In "After Twenty Years'" by O. Henry, Bob calls his friend Jimmy Wells "the finest chap in the world" and "the truest, staunchest man in the world." Does Jimmy Wells justify this description?...
In "After Twenty Years'" by O. Henry, Bob calls his friend Jimmy Wells "the finest chap in the world" and "the truest, staunchest man in the world." Does Jimmy Wells justify this description? Pick sentences from the story to support your opinion.
Bob, of course, does not realize he is talking to Jimmy Wells. If he had not told him his friend was "the finest chap in the world" and "the truest, staunchest old chap in the world," Jimmy might have arrested Bob himself.
Bob's characterization of his friend is accurate. Jimmy has a exceptionally good character, but his integrity and "staunchness," a synonym for dependability, led him to become an incorruptible policeman and a "staunch" upholder of the law. His integrity is what motivates him to keep the appointment he made twenty years earlier, but it also forces him to have his old friend arrested once he recognizes him as a fugitive wanted in Chicago.
It is interesting to see how O. Henry handles their meeting. He does not say that Bob, the patrolman, is on his way to meet his friend.
Trying doors as he went, twirling his club with many intricate and artful movements, turning now and then to cast his watchful eye adown the pacific thoroughfare, the officer, with his stalwart form and slight swagger, made a fine picture of a guardian of the peace.
One of the ironies of this story is that Jimmy has not only become a policeman but that he has been assigned a beat that includes the place where he has promised to meet his old friend. He is in no hurry because it is not quite ten o'clock. The "intricate and artful" club movements are intended to show he has been a cop for a long time.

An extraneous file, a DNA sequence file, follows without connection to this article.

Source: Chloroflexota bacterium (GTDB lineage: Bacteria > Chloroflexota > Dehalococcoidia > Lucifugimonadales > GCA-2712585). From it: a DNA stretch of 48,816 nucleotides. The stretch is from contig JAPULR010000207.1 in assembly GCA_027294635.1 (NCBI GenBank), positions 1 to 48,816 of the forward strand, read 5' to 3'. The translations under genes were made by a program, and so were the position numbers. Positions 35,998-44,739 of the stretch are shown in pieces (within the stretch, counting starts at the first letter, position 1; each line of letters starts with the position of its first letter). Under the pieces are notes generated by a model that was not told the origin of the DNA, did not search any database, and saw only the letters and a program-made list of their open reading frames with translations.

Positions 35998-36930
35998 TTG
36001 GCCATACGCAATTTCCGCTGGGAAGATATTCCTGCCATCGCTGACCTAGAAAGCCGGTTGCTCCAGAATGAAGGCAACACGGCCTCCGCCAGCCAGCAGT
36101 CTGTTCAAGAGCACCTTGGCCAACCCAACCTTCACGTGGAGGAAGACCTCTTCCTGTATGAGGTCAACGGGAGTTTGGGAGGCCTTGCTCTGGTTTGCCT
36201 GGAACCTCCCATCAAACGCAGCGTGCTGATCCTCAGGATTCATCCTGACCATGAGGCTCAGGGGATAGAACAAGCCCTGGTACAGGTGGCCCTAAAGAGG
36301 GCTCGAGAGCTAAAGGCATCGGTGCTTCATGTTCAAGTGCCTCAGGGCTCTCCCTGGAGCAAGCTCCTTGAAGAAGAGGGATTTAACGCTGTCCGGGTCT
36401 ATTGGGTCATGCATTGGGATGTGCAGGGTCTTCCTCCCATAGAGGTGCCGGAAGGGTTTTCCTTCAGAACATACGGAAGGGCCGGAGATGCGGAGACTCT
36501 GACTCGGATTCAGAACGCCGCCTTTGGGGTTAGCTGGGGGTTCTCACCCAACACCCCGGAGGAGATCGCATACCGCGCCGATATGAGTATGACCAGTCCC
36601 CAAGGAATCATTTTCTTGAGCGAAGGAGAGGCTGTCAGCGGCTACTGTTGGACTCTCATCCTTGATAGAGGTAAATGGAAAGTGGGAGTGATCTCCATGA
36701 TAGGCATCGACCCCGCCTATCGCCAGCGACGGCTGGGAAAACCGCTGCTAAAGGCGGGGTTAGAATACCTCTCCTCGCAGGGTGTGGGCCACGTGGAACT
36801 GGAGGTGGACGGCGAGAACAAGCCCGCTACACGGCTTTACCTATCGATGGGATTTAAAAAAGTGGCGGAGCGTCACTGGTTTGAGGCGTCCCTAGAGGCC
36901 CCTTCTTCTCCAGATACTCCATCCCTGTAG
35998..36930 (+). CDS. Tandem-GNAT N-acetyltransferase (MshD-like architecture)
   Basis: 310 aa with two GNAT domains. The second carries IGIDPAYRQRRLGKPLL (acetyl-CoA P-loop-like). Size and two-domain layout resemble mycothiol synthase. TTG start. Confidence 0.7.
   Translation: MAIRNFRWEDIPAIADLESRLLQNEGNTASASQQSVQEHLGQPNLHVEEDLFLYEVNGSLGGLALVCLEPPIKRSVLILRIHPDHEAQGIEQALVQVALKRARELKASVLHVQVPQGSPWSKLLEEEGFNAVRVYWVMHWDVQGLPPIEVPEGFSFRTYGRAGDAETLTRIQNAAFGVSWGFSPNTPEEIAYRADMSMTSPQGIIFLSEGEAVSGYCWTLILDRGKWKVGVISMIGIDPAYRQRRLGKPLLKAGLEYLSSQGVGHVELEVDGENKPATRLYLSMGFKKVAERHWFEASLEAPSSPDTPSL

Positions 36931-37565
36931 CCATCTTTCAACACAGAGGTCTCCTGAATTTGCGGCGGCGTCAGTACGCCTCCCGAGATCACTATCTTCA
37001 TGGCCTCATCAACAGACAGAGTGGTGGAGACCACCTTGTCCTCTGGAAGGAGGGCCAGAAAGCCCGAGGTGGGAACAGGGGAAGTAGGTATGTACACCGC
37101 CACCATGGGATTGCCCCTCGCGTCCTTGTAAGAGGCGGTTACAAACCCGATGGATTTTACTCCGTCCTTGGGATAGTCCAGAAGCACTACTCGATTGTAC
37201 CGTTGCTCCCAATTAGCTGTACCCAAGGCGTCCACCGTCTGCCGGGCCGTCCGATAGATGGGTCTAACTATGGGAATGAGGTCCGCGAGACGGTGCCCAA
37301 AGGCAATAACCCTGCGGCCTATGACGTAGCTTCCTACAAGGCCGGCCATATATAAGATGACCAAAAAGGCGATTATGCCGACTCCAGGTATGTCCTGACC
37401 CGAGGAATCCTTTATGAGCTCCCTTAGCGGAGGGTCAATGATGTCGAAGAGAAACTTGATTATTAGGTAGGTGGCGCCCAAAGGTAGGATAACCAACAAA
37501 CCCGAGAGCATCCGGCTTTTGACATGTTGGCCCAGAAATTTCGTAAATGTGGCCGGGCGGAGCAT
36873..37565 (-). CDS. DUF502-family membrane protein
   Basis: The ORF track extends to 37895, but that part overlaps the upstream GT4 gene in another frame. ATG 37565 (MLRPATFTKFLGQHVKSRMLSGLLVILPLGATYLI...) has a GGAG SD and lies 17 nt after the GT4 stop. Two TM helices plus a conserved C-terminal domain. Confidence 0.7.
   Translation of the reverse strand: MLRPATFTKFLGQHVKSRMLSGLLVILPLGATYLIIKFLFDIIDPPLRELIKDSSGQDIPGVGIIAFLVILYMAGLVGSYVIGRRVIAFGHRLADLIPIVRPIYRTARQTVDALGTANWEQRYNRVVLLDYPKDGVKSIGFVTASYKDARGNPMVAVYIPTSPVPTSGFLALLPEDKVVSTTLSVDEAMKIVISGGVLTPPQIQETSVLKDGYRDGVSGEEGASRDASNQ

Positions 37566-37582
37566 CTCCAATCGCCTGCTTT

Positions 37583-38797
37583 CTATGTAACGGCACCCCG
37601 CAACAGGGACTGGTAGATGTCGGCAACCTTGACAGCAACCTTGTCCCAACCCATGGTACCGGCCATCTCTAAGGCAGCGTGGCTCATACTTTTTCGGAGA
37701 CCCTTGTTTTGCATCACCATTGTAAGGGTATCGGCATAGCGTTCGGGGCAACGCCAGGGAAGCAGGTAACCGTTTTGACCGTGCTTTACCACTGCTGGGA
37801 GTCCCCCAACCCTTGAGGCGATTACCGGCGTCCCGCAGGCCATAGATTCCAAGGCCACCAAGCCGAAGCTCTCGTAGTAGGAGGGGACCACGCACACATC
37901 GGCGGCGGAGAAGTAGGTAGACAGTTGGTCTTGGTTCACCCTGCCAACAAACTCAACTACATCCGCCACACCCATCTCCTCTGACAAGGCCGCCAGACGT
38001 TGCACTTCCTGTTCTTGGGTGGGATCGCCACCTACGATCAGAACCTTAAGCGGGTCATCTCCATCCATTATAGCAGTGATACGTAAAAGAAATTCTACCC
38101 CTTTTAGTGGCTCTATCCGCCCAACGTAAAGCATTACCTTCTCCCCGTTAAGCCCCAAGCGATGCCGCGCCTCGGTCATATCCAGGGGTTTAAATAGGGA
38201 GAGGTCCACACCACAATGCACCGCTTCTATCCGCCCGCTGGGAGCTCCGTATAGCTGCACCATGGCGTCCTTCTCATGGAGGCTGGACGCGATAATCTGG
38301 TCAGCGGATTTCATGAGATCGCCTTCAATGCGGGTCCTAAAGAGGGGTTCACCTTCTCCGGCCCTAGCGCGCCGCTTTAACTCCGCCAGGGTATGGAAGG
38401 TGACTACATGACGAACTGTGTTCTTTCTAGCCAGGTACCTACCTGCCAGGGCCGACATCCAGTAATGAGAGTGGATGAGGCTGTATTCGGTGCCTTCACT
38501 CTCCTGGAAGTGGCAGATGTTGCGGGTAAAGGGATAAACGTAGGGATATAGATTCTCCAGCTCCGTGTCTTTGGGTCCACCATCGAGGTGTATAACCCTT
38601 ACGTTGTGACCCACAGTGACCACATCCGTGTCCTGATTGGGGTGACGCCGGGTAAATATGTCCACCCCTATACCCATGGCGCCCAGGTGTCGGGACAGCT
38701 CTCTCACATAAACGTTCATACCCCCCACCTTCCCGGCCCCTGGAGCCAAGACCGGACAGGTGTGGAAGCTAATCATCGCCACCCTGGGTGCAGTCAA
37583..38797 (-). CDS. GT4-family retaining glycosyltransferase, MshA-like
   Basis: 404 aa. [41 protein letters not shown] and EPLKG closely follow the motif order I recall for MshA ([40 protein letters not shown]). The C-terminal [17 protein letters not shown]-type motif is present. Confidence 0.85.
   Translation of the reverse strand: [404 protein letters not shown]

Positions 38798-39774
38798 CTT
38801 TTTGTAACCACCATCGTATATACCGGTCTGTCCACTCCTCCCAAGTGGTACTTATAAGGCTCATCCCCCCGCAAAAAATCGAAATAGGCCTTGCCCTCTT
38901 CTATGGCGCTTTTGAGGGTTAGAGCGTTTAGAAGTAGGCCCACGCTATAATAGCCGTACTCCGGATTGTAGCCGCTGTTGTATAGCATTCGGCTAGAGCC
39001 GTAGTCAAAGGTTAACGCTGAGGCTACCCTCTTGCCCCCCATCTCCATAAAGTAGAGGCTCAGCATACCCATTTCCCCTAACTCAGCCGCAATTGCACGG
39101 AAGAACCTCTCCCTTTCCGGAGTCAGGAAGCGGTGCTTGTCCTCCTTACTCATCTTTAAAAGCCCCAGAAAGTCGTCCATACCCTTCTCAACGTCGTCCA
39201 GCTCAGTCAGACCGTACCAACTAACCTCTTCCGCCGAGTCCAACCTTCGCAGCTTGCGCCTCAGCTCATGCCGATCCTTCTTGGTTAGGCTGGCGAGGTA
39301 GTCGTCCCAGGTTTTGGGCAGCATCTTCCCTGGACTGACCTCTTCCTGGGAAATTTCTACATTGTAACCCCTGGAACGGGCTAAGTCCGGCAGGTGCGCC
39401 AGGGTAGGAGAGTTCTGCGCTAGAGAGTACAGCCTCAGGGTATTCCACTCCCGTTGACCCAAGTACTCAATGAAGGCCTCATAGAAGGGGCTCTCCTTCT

The qualities Bob admired in Jimmy when they were youngsters have only strengthened over the intervening years. People do change over time, but they change in accordance with the characters they have displayed in childhood. As Wordsworth says, "The child is father to the man." The same is true of "Silky" Bob.
The note that Jimmy has the arresting officer hand to Bob shows he still has the character traits his friend admired. It reads:
"Bob: I was at the appointed place on time. When you struck a match to light your cigar I saw it was the face of the man wanted in Chicago. Somehow I couldn't do it myself, so I went around and got a plain clothes man to do the job. JIMMY."
Jimmy was torn between loyalty to his old friend and his duty as a police officer. For twenty years he has been pursuing a course of honesty and duty. He cannot betray his sworn oath as a policeman by letting his friend escape. He decides on the spot that he must be arrested, but he makes sure that Bob will remain in the doorway long enough for him to be able to get another policeman to make the arrest. As he is leaving Bob he says:
"I'll be on my way. Hope your friend comes around all right. Going to call time on him sharp?"
"I should say not!" said the other. "I'll give him half an hour at least."
So Jimmy knows he will have enough time to get someone else to meet Bob and make the arrest.
The ironic thing about Jimmy is that he has changed and he hasn't changed. He is a different man but he is still the same man. He has just matured, and the truthfulness and loyalty which were his outstanding characteristics have almost inevitably led him into a career in which he is responsible for upholding the values that are most important to him.
"After Twenty Years" is a very short story, but O. Henry has managed to present a composite picture, a sort of double exposure, in which the reader can see two young men and, superimposed, the middle-aged men they have become with the passage of time. Bob has traveled a thousand miles to meet the one man in the world he thought he could trust.